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Vintage James Harden: How the Mamba Mentality Drives an MVP Winemaker

Last Updated: August 25, 2023
The NBA star sits down with Boardroom to discuss what he’s learned in the wine game since launching his brand, the business blueprint laid out by Kobe, and much more.

Only a year in, James Harden is already hyped about the momentum and excitement that his eponymous wine label has been able to create around the globe.

“As you’ve probably seen on TikTok and across social media, I’m literally doing cartwheels over the response we’ve seen for J-Harden Wines,” he said. “I can’t wait to see what we accomplish in Year 2.”

His J-Harden Wines company — now available in three types including a California cabernet sauvignon, California red blend, and prosecco — has expanded its distribution from the United States to Canada, China, Japan, Malaysia, and the Philippines.

He recently hosted a series of events on behalf of J-Harden Wines while in China, ranging from traditional press tours to even hosting a tasting celebration on a fully branded yacht. That all led to selling more than 10,000 bottles in under 10 seconds during the aforementioned cartwheel-inducing live stream. The full China allocation of 16,000 bottles sold out in minutes.

“As a Black-owned business owner, I want to make wine more available to all communities,” adds Harden. “I want people to know they can enjoy some of the finer things in life and do it at an affordable price.”

Already, Harden has been incorporating his wine label, created in a partnership with Accolade Wines, into his larger business orbit. The promotional events through Asia were done alongside his Adidas tour throughout the region, marking the first time in four years that Harden had returned to China since the pandemic.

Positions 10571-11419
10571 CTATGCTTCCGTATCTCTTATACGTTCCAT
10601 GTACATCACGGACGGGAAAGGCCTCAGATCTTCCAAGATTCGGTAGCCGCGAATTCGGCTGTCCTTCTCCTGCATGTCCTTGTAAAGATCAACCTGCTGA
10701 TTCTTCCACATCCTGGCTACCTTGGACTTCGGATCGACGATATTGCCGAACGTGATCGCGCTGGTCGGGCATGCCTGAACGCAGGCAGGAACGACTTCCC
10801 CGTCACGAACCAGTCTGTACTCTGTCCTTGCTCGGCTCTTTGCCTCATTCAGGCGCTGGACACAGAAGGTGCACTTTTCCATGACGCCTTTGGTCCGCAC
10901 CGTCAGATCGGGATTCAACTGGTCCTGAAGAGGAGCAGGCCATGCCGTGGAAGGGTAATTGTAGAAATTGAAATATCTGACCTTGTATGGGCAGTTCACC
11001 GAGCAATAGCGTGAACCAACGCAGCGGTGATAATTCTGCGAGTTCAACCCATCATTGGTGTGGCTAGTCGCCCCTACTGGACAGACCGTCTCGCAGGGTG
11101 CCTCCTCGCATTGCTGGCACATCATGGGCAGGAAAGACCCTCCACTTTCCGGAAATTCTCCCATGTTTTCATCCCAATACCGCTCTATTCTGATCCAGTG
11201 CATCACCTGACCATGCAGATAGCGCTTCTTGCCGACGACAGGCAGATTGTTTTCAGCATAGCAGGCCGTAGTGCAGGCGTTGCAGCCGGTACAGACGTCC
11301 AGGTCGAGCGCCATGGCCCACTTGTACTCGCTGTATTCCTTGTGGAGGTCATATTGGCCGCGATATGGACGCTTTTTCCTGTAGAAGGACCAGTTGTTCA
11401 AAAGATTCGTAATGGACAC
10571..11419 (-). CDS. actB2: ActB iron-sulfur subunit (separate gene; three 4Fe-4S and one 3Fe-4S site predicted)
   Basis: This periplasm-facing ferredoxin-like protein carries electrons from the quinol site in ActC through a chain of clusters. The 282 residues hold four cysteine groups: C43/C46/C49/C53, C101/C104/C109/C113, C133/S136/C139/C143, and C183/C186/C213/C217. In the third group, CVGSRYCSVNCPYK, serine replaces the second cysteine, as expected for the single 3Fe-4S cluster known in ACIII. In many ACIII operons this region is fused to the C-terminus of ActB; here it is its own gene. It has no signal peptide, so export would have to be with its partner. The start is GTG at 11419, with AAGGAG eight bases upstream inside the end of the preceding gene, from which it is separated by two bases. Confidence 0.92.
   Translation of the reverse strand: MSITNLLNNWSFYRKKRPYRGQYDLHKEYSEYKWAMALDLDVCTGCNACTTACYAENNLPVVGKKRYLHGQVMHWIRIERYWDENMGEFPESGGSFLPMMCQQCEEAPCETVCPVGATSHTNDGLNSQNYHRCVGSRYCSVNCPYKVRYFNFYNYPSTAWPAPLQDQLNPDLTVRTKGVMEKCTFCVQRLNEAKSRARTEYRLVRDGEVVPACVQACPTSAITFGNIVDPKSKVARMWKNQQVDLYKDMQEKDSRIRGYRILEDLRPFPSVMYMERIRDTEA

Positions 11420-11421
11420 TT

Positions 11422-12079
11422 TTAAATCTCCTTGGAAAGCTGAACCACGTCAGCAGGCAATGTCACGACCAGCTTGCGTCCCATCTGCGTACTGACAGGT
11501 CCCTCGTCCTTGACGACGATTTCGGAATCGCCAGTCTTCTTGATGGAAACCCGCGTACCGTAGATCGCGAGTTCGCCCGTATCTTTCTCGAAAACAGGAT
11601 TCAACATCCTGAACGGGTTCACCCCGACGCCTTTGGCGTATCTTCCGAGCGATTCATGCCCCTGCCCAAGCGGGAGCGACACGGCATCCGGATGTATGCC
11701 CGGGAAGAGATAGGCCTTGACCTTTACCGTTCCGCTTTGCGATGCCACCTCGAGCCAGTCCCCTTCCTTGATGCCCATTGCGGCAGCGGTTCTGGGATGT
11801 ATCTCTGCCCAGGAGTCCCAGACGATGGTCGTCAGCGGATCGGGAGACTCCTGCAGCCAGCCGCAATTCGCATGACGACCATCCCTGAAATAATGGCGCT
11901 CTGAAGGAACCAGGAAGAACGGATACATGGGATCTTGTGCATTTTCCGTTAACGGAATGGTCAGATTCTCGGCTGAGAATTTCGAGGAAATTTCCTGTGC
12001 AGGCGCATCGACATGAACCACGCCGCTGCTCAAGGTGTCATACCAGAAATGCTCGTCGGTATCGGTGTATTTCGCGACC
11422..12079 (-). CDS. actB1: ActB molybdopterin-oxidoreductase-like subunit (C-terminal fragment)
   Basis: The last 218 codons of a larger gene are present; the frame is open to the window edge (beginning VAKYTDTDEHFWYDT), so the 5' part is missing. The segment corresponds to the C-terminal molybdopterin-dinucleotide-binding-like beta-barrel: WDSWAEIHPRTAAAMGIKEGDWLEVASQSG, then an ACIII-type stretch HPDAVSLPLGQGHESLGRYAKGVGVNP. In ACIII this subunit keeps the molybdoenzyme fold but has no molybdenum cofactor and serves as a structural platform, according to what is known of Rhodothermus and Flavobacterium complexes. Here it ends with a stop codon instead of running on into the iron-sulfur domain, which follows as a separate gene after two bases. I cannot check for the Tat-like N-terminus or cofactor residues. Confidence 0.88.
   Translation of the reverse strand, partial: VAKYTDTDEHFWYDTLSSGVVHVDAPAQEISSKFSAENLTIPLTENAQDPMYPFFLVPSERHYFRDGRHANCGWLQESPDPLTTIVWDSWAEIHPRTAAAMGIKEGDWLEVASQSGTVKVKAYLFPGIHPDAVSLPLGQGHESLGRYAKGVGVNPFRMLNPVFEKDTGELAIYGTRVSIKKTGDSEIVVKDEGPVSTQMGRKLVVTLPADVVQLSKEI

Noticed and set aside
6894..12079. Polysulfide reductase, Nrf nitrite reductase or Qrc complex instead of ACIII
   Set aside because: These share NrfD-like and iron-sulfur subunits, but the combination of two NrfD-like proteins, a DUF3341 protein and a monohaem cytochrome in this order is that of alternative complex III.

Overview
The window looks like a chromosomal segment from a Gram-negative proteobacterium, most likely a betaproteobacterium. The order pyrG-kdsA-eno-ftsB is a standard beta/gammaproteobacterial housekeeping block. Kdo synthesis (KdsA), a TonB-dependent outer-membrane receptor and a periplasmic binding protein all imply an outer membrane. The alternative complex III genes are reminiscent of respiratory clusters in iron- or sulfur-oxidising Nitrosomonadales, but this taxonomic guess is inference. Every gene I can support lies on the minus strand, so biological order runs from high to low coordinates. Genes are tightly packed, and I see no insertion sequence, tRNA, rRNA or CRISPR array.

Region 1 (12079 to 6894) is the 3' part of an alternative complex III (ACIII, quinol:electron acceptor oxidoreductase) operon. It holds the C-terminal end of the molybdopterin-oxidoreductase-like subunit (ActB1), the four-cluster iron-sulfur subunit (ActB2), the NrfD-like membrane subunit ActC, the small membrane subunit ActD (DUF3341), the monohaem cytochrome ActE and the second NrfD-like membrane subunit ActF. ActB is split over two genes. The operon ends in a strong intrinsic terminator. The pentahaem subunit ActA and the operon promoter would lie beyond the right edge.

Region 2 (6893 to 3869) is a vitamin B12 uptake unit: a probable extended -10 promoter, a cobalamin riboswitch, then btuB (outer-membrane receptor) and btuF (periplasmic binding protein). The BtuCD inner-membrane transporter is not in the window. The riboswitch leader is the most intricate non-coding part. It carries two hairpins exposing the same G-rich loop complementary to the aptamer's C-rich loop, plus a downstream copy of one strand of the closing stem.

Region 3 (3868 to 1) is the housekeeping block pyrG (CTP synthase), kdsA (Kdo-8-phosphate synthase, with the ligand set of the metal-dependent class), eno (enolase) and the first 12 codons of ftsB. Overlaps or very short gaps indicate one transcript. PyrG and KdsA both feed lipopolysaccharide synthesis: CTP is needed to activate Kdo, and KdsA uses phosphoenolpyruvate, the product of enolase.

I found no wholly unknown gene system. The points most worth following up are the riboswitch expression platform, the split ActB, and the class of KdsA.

J-Harden Wines was on hand throughout his Thirteen Restaurant in Houston recently, where Harden’s restaurant played host to a Women’s Empowerment Brunch last weekend. Female minority-owned businesses were presented with business grants to help accelerate their companies. There are additional plans to integrate the wine into fundraising efforts for his Impact 13 Foundation. 

Back stateside, Harden is set to host another wine launch event later on Thursday, Aug. 24, at Houston’s Total Wine & More. The marketing grind doesn’t stop for The Beard.

“James has brought an elevated energy and enthusiasm to the wine industry through the launch of J-Harden Wines and its success over the last year,” said Enrique Morgan, Accolade Wines’ Managing Director of the Americas. “We’ve accomplished so much together in a short period of time, and the response from his fans and our consumers has been incredible.

To hear all about the potential opportunity for growth and just how lucrative he’s hoping his entry into the wine and spirits business can become, Boardroom recently caught up with James Harden to learn more about J-Harden Wines.